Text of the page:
Failover how much complexity will it add?

Adam Armstrong lists at memetic.org
Mon Nov 9 07:39:34 CST 2009


Ken Gilmour wrote:
> Hi Adel
>
> There are companies like packet exchange (www.packetexchange.net)
> (whom i have personally used) who will do all of the legwork for you,
> such as applying for the ASN, address space, transit agreements, and
> get the tail connections directly to your building. You just need to
> pay them and buy the equipment (which they can also provide). Probably
> easier in the long run.
>   
Sure, if you want to hand over your entire profit margin to a 3rd party. 
Do you really want to give away the keys to your business, and rely 
entirely upon a third party organisation? Better to acquire the skills 
which are vital to your organisation yourself.
> NOTE: I am not an employee, or paid affiliate of packet exchange... I
> have used them for services and am promoting them due to my own good
> experiences with their services.
>   
I used to work for them. Then as now, I honestly can see little purpose 
in their productset.

adam.
> 2009/11/8  <adel at baklawasecrets.com>:
>   
>> Thanks Seth and James,
>>
>> Things are getting a lot clearer.  The BGP multihoming solution sounds like exactly what I want.  I have more questions :-)
>>
>> Now I suppose I would get my allocation from RIPE as I am UK based?
>>
>> Do I also need to apply for an AS number?
>>
>> As the IP block is "mine", it is ISP independent.  i.e. I can take it with me when I decide to use two completely different ISPs?
>>
>> Is the obtaining of this IP block, what is referred to as PI space?
>>
>> Of course internally I split the /24 up however I want - /28 for untrust range and maybe a routed DMZ block etc.?
>>
>> Assuming I apply for IP block and AS number, whats involved and how long does it take to get these babies?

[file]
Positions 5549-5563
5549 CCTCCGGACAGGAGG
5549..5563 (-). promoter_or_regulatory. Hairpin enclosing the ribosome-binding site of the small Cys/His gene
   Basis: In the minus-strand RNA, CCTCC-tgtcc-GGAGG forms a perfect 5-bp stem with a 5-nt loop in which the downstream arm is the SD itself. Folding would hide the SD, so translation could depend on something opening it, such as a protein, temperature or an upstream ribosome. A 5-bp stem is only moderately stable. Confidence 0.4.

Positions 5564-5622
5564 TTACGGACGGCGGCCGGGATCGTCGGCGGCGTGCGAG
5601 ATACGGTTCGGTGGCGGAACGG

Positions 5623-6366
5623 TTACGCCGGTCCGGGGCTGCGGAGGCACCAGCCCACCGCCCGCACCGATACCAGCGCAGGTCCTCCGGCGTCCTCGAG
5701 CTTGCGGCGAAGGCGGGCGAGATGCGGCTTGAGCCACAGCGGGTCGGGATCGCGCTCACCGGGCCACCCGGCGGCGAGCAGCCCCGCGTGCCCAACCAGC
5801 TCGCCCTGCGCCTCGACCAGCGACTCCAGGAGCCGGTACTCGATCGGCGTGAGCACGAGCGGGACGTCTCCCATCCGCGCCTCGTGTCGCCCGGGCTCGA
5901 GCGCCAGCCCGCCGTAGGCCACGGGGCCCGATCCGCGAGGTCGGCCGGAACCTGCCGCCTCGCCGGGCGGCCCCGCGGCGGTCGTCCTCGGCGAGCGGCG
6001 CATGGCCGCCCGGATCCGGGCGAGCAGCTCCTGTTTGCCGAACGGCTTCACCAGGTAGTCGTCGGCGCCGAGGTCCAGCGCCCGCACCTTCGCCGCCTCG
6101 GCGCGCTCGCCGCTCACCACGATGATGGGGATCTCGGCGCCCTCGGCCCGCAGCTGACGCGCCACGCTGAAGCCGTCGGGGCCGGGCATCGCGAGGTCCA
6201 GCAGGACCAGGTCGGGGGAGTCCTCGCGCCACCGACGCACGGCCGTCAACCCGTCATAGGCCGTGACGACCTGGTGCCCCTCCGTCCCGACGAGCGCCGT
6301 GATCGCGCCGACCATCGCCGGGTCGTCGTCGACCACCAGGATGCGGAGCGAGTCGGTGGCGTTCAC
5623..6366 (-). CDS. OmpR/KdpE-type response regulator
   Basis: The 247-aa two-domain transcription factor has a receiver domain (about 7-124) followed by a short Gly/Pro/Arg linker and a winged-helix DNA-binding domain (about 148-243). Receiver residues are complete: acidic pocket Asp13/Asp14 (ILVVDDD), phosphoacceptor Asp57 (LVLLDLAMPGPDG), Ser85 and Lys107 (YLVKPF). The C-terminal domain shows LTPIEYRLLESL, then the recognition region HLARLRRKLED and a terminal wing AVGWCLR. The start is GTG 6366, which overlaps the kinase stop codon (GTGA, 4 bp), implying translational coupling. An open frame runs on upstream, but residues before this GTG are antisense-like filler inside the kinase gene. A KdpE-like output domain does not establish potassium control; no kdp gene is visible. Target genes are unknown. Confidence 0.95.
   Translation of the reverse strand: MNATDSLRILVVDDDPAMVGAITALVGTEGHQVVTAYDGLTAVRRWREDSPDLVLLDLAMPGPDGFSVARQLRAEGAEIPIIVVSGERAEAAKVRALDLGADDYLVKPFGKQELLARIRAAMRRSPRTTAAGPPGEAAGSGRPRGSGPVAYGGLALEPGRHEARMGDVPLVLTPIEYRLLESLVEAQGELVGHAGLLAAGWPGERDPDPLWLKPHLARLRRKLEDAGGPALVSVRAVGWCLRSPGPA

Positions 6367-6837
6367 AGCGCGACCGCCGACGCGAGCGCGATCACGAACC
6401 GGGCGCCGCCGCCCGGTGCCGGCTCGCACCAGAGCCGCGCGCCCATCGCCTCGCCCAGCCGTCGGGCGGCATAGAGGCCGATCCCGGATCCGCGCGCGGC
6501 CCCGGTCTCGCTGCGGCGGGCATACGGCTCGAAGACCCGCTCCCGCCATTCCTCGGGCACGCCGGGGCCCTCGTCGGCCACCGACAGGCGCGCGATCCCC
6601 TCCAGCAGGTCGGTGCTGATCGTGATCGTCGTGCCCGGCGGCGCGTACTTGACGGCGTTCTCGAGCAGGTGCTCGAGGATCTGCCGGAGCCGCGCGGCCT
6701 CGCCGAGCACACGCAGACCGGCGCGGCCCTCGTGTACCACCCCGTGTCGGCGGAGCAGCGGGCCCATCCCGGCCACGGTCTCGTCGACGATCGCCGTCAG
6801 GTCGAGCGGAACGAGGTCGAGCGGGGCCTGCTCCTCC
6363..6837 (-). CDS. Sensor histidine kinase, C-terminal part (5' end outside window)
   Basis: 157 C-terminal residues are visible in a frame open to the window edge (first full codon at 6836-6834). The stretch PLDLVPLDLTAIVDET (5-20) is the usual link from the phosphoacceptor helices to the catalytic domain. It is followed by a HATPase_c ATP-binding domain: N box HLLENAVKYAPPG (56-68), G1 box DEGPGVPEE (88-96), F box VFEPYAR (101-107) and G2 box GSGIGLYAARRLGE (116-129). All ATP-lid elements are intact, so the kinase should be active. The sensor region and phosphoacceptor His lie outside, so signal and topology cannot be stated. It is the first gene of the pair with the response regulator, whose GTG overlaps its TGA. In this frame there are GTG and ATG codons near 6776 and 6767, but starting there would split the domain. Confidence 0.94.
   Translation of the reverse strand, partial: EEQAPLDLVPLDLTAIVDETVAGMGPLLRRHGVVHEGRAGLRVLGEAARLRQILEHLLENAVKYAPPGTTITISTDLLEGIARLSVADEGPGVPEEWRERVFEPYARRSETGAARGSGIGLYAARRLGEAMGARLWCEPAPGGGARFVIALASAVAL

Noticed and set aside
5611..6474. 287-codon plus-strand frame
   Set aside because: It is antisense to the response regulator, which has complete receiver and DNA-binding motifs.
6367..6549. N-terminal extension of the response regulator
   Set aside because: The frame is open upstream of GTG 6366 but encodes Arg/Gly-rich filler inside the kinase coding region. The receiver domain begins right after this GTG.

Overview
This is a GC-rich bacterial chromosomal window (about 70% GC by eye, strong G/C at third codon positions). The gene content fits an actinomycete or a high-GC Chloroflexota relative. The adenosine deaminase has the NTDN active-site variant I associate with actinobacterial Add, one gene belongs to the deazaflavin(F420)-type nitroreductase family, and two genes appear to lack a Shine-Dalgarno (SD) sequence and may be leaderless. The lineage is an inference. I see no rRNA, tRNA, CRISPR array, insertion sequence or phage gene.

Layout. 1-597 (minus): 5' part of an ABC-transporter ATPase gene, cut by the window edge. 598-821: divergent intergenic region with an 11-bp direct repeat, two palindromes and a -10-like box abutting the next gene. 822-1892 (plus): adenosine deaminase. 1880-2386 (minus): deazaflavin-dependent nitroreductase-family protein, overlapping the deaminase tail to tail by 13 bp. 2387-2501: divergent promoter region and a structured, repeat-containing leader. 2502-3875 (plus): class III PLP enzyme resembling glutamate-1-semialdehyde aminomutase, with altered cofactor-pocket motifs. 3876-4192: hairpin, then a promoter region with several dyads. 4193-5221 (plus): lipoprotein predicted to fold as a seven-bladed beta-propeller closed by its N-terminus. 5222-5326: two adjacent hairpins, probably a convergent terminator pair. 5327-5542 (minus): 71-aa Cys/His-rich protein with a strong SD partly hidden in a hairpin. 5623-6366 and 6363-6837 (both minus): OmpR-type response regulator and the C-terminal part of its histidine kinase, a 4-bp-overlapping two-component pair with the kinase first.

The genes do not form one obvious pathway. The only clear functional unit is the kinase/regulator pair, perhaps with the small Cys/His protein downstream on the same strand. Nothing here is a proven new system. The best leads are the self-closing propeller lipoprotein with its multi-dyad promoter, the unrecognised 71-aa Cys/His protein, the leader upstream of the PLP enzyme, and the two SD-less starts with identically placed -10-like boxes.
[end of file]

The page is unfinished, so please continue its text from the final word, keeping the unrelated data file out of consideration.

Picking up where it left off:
>>
>> I know the SSG550's have BGP capabilites.  As I have two of these in HA mode, does it make sense to do the BGP on these, or should I get dedicated BGP routers?
>>
>> Fixing the internal routing policy so traffic is directed at the active BGP connection.  Whats involved here, preferring one BGP link over the other?
>>
>> Thanks again, I obviously need to do some reading of my own, but all the suggestions so far have been very valuable and definitely seem to be pointing in some
>> fruitful directions.
>>
>> Adel
>>
>>
>>
>> On Sun   6:31 PM , "James Hess" mysidia at gmail.com sent:
>>     
>>> On Sun, Nov 8, 2009 at 11:34 AM,  <[email protected]
>>> baklawasecrets.com> wrote:[..]
>>>       
>>>> connections from different providers I would
>>>>         
>>> still have issues.  So> I guess that if my primary Internet goes down I
>>> lose connectivity> to all the publicly addressed devices on that
>>> connection. Like> dmz hosts and so on.  I would be interested
>>> to hear how this> can be avoided if at all or do I have to use the
>>> same provider.
>>> You assign multi-homed IP address space to your publicly addressed
>>> devices,which are not specific to either ISP. You announce to both ISPs,  and
>>> you accept some routes from both ISPs.
>>>
>>> You get multi-homed IPs, either by having an existing ARIN allocation,
>>> or getting a /22 from ARIN  (special allocation available for
>>> multi-homing), or  ask for a /24 from  ISP A or ISP B  for
>>> multihoming.
>>>
>>>
>>> If  Link A fails, the BGP session eventually times out and dies: ISP
>>> A's  BGP routers withdraw the routes,  the IP addresses are then
>>> associated only with provider B.
>>>
>>> And you design your internal routing policy  to  direct  traffic
>>> within your network to the router with an active BGP session.
>>>
>>> Link A's failure is _not_ a total non-event,  but a 3-5 minute partial
>>> disruption, while the BGP session times out and updates occur in other
>>> people's routers, is minimal compared to  a  3 day outage, if serious
>>> repairs to upstream fiber are required.
>>>
>>>
>>> --
>>> -J
>>>
>>>
>>>
>>>       
>>
>>     
>
>   





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